Target, CVS launch reusable bag incentive programs

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Target and CVS are both rolling out programs designed to get shoppers to trim their reliance on plastic grocery bags. Anti-bag crusades are popular with eco-friendly companies; Whole Foods, for instance, scrapped disposable plastic bags back in 2008.

According to this article in USA Today, the nation's fifth-largest retailer along with the country's largest prescription provider are each launching plastic bag-reduction incentives in the coming weeks. Both brands have test-marketed the new campaigns and are introducing them in all of their stores (that's 1,700 Target locations and 7,000 CVS sites, if you're counting).

The Target plan offers customers five cents off their bill for every reusable bag they use in lieu of a plastic bag. A Target spokesperson says any reusable bag is acceptable, but you're not allowed to bring in plastic bags from your last trip to the store. (Even if you are reusing them, they're not reusable bags.) The spokesperson adds that although the program officially launches November 1, which is when signs announcing the incentive will appear in stores, customers "could and should be able to" bring in their own reusable bags and request the discount now. The five-cent discount is available to all shoppers.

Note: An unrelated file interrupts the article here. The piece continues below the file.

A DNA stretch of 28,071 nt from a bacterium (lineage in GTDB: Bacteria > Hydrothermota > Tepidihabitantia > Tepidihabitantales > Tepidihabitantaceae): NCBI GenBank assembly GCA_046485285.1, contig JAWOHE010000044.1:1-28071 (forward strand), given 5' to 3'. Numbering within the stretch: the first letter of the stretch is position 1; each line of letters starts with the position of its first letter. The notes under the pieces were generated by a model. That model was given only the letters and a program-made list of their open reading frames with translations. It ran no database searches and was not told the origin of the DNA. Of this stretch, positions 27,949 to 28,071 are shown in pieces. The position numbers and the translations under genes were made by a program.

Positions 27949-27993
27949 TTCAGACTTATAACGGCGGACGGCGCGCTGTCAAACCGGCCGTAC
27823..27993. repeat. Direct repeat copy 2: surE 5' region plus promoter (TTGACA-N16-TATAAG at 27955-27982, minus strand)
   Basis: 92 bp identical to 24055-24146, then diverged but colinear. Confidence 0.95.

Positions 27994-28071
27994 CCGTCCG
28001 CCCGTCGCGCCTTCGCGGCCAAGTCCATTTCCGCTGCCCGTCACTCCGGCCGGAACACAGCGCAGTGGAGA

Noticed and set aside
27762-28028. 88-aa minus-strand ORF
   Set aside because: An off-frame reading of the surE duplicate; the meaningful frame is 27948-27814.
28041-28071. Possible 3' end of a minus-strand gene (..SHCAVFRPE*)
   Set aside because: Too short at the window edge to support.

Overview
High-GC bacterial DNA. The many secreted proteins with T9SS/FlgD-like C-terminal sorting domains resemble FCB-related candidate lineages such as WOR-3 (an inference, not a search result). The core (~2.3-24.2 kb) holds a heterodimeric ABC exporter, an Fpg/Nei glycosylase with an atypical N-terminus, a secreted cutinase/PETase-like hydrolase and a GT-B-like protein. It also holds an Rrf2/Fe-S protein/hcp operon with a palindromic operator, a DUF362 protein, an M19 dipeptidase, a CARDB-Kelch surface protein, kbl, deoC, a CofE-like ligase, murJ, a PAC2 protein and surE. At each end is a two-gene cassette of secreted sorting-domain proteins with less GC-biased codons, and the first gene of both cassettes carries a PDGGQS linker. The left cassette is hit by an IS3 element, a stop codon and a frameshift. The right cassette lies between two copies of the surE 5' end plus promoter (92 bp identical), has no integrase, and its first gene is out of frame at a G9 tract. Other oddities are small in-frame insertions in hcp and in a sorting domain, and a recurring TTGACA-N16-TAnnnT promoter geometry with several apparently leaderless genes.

Unlike Target's plan, the CVS program is only available to shoppers who are -- or become -- members of the pharmacy's loyalty program, ExtraCare, and it requires an upfront investment in the form of a 99-cent "GreenBagTag."

Loyalty program members can have the tag swiped every time they come to a CVS and forgo a plastic bag -- either by bringing a reusable bag with them or carrying their purchases out sans bag. After every four "green" swipes, the customer will get a coupon printed on the bottom of their receipt for a dollar off a future shopping trip.

A spokesperson for one of CVS's public-relations agencies says that a portion of the proceeds from the GreenBagTag sales will be donated to environmental causes, although the details on the amount of the donation per tag and the recipients haven't been finalized.

Readers, will you use one of these new programs? Both? Which format do you think does a better job of rewarding you for being eco-friendly?
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